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Innovative supplier selection methods

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The APM Contracts & Procurement SIG held a conference on the 1st of October 2008 at the Southwark Cathedral Conference Centre titled Innovative supplier selection methods.

During the afternoon, participants did some work on the advantages and disadvantages of the use of different selection methods.

The output of this work can be downloaded below and has been added to by both Jon Broome and the facilitators of each group and can be downloaded at the bottom of this page.

In addition, Mike Taylor cited a case which was proceeding through the courts which would have a major effect on the promises made during tender. Below is the relevant text:

In 2001 BSkyB wanted to set up a customer services centre in Dunfermline & Livingstone which they contracted with EDS to provide. In BSkyB's opinion EDS failed to "deliver what they had promised" so BSkyB booted them out and engaged an alternative contractor to do it. BSkyB clearly wanted EDS to pick up the tab for the costs associated with the re-procurement exercise and other costs incurred as a result of the failure of EDS. The contract contained customary exclusion for consequential loss and had the usual limits of liability provisions so EDS sought to rely on these and on the 'Entire Agreement' clause in the contract.

BSkyB wanted to sue EDS for more than the contractual limits believing that EDS had known from the outset that they could not deliver what they said they could and that internal EDS documentation and emails etc would confirm this. BSkyB have therefore sued EDS for around 700m claiming the Tort of Deceit and Fraudulent Misrepresentation ie ex contractual.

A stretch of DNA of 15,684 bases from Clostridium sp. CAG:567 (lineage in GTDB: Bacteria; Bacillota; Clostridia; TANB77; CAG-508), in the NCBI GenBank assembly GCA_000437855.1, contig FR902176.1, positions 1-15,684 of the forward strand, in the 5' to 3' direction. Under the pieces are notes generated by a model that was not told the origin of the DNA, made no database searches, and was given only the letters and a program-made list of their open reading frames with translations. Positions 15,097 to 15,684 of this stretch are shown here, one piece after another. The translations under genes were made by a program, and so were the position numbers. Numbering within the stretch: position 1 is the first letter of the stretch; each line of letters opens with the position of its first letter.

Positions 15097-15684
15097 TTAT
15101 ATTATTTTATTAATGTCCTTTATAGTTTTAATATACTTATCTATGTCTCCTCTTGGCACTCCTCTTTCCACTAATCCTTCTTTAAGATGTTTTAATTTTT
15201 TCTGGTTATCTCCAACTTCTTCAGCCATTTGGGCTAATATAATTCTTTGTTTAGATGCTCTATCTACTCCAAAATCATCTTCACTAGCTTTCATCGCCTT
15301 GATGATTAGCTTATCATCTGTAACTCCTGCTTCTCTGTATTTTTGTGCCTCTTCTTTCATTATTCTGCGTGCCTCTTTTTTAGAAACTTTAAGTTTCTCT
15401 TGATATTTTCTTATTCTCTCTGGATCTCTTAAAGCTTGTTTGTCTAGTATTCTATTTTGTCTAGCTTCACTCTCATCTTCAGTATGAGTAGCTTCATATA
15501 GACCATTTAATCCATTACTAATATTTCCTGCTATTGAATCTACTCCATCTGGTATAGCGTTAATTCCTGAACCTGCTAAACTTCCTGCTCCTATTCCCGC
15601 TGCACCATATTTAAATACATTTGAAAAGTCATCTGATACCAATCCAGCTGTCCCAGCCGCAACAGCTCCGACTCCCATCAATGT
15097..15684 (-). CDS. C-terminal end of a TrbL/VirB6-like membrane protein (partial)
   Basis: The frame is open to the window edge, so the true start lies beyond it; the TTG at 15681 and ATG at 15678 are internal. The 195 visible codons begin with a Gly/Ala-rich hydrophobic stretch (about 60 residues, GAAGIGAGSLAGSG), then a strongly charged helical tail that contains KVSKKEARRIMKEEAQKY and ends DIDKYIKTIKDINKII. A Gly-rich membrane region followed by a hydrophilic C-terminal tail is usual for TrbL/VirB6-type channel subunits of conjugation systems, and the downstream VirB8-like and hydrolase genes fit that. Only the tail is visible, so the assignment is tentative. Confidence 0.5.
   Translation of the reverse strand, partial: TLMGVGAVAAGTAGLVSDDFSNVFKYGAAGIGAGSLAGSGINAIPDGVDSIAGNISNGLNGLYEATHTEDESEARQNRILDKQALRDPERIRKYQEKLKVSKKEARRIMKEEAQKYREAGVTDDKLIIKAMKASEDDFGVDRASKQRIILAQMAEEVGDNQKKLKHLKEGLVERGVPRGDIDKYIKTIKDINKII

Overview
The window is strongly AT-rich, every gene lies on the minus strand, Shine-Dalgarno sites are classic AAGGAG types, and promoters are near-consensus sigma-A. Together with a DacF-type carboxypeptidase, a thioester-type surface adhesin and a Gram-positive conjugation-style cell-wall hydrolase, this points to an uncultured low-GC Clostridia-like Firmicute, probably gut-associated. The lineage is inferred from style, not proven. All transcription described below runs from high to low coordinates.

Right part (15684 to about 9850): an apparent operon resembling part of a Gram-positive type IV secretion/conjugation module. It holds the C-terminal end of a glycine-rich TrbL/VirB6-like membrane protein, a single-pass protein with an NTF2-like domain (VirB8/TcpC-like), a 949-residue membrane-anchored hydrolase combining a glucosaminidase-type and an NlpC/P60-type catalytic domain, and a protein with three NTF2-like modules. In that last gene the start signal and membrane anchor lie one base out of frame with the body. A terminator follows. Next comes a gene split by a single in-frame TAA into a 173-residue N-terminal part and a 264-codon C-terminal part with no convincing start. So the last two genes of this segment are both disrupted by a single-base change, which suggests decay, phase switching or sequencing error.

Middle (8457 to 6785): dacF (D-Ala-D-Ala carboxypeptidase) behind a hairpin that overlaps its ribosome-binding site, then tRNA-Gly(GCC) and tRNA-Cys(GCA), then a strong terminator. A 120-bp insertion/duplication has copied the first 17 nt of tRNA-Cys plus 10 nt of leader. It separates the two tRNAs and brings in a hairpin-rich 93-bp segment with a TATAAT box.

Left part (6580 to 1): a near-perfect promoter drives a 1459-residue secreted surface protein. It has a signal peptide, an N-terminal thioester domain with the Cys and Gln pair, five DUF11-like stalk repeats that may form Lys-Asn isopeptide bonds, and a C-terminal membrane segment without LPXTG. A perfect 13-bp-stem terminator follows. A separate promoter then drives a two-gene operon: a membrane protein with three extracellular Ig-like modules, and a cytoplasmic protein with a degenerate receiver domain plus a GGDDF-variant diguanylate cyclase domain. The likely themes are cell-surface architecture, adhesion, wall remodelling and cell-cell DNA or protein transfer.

The case is still being considered by the courts and a ruling is expected in the next couple of months or so I believe but, if the courts find in favour of BSkyB, this will have massive implications for us all. It will mean that a party will no longer be able to automatically rely upon consequential loss exclusions and LoL provisions of contracts or on the Entire Agreement clause. Suppliers will have to have very careful management control of all documentation and correspondence with customers to ensure that nothing is said anywhere (and that can be discoverable in court cases) that would indicate that promises made are not deliverable in reality.

In the public sector we are already seeing a move by government customers to ask for express warranties concerning all statements made at all stages of the procurement process that they can then rely on in the event of supplier failure to deliver on promises made.

Each presentation can be downloaded below


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